I appeal to the immaculate God, I swear by the Throne of Heaven, before which I must shortly appear, by the blood of the murdered patriots who have gone before me, that my conduct has been, through all this peril, and through all my purposes, governed only by the conviction which I have uttered, and by no other view than that of the emancipation of my country from the super-inhuman oppression under which she has so long and too patiently travailed; and I confidently hope that, wild and chimerical as it may appear, there is still union and strength in Ireland to accomplish this noblest of enterprises. Of this I speak with confidence, with intimate knowledge, and with the consolation that appertains to that confidence. Think not, my lords, I say this for the petty gratification of giving you a transitory uneasiness. A man who never yet raised his voice to assert a lie will not hazard his character with posterity by asserting a falsehood on a subject so important to his country, and on an occasion like this. Yes, my lords, a man who does not wish to have his epitaph written until his country is liberated, will not leave a weapon in the power of envy, or a pretense to impeach the probity which he means to preserve, even in the grave to which tyranny consigns him.

Lord Norbury passed comment.

Again I say that what I have spoken was not intended for your lordship, whose situation I commiserate rather than envy – my expressions were for my countrymen. If there is a true Irishman present, let my last words cheer him in the hour of his affliction.

Lord Norbury said he did not sit there to hear treason.
And Emmet replied:
I have always understood it to be the duty of a judge, when a prisoner has been convicted, to pronounce the sentence of the law. I have also understood that judges sometimes think it their duty to hear with patience, and to speak with humanity; to exhort the victim of the laws, and to offer, with tender benignity, their opinions of the motives by which he was actuated in the crime of which he was adjudged guilty. That a judge has thought it his duty so to have done, I have no doubt; but where is the boasted freedom of your institutions, where is the vaunted impartiality, clemency and mildness of your courts of justice if an unfortunate prisoner, whom your policy and not justice is about to deliver into the hands of the executioner, is not suffered to explain his motives sincerely and truly, and to vindicate the principles by which he was actuated? My Lord, it may be a part of the system of angry justice to bow a man’s mind by humiliation to the purposed ignominy of the scaffold; but worse to me than the purposed shame or the scaffold’s terrors would be the shame of such foul and unfounded imputations as have been laid out against me in this court. You, my lord, are a judge; I am the supposed culprit. I am a man; you are a man also. By a revolution of power we might exchange places? Though we never could change characters. If I stand at the bar of this court and dare not vindicate my character, what a farce is your justice! If I stand at this bar and dare not vindicate my character, how dare you calumniate it? Does the sentence of death, which your unhallowed policy inflicts on my body, condemn my tongue to silence and my reputation to reproach? Your executioner may abridge the period of my existence; but while I exist I shall not forbear to vindicate my character and motives from your aspersion; and as a man to whom fame is dearer than life, I will make the last use of that life in doing justice to that reputation which is to live after me, and which is the only legacy I can leave to those I honour and love and for whom I am proud to perish. As men, my lords, we must appear on the great day at one common tribunal; and it will then remain for the Searcher of all hearts to show a collective universe, who was engaged in the most virtuous actions or swayed by the purest motives my country oppressor, or –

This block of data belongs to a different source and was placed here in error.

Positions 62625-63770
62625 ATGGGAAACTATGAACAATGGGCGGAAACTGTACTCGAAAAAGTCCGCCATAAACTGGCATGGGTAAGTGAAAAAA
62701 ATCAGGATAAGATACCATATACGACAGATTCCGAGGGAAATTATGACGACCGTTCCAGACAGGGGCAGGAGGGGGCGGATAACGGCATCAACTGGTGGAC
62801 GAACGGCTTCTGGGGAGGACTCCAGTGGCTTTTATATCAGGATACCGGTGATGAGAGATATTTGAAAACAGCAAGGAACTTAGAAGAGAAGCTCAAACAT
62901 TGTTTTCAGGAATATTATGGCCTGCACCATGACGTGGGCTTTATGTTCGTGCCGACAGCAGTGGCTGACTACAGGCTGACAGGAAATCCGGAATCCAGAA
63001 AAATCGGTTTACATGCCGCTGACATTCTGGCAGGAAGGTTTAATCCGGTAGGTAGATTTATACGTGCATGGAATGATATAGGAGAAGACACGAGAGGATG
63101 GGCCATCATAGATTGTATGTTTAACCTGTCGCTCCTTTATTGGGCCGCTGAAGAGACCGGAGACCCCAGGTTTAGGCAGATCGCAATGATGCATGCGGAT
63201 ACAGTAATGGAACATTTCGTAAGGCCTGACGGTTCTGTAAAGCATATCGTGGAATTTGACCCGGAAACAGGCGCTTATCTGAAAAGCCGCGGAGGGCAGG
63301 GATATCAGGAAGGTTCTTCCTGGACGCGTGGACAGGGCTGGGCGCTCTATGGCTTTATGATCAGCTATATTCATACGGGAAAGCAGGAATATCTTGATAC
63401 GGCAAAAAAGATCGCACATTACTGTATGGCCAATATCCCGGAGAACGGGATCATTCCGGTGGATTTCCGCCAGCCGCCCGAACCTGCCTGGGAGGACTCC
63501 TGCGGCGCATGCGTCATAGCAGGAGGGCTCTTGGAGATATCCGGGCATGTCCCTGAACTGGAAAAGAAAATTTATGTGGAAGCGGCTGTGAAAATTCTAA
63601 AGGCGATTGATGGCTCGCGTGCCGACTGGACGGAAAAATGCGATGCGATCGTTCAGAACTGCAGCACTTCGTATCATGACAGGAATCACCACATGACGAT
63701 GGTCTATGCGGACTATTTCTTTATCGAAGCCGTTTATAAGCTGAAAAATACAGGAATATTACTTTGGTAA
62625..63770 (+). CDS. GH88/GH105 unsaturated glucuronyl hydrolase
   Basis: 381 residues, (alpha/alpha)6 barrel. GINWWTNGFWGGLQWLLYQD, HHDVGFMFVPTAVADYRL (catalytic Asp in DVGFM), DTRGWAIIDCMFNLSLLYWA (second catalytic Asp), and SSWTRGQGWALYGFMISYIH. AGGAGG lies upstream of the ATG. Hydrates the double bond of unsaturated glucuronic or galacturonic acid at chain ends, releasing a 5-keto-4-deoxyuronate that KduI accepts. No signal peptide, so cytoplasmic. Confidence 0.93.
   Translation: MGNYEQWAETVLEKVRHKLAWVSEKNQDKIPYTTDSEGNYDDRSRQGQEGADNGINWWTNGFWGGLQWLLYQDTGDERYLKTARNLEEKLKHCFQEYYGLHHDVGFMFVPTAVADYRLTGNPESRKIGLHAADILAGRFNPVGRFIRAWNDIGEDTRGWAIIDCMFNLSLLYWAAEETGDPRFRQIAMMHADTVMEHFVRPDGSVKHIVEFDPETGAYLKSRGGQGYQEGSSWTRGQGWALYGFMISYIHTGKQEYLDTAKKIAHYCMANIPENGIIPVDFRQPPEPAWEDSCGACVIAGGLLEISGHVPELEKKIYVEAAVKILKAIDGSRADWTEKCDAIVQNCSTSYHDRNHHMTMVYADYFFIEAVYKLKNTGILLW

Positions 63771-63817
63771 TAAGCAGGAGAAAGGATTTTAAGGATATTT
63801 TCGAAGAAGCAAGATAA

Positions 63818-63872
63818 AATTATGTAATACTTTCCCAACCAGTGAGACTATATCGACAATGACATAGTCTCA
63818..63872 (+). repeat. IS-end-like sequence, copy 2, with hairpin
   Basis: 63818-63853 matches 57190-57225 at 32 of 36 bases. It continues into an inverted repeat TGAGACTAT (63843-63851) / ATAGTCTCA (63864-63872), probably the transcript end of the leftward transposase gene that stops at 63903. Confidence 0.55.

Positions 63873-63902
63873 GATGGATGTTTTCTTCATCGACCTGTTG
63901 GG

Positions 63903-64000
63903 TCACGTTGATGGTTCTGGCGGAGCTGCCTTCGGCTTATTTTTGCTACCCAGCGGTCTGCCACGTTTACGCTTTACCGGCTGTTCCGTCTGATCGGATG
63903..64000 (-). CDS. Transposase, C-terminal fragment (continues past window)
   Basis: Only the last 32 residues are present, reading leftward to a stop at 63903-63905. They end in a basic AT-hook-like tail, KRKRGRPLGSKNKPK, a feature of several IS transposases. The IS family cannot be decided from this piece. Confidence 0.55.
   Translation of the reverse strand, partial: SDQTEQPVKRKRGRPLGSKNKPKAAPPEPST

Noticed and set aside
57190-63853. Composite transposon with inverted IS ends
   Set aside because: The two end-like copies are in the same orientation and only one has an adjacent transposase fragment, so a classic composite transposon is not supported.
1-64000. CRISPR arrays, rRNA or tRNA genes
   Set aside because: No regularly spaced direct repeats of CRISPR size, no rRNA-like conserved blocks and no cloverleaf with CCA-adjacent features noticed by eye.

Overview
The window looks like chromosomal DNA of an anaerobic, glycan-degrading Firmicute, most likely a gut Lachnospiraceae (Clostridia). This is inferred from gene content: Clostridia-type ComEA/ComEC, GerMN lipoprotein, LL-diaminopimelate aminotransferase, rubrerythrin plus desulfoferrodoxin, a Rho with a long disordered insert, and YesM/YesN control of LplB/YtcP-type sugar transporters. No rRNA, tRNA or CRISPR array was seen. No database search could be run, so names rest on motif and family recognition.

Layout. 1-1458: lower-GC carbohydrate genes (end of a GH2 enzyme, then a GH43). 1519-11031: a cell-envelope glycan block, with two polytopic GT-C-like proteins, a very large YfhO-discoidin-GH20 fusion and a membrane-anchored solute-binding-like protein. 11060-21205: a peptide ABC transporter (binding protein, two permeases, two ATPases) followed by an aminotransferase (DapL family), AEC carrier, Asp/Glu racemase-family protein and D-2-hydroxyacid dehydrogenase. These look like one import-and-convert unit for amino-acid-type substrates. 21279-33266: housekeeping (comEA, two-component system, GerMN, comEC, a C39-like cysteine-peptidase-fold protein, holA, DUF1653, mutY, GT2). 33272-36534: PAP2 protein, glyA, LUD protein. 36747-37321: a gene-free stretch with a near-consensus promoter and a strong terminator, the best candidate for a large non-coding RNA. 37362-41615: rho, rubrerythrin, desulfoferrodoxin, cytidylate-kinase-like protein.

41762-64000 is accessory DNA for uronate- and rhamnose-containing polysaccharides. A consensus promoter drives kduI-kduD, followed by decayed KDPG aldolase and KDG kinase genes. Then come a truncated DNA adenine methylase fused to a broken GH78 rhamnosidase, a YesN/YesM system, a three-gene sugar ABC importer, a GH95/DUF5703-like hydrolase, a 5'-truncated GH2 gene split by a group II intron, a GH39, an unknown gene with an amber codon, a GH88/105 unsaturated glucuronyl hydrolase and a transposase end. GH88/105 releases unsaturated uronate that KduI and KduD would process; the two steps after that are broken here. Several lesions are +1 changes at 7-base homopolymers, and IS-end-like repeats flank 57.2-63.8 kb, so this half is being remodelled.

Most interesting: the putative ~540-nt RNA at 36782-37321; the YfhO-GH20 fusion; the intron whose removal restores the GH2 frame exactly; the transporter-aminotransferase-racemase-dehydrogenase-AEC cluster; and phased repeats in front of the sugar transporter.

At this point Emmet was told to listen to the sentence of the court!
Though he continued………
My lords, will a dying man be denied the legal privilege of exculpating himself in the eyes of the community from an undeserved reproach, thrown upon him during his trial, by charging him with ambition and attempting to cast away for paltry consideration the liberties of his country? Why did your lordships insult me? I know my lords, that form prescribes that you should ask the question, the form also presents the right of answering. This, no doubt, may be dispensed with, and so might the whole ceremony of the trial, since sentence was already pronounced at the Castle before the jury was impaneled. Your lordships are but the priests of the oracle, and I insist on the whole of the forms.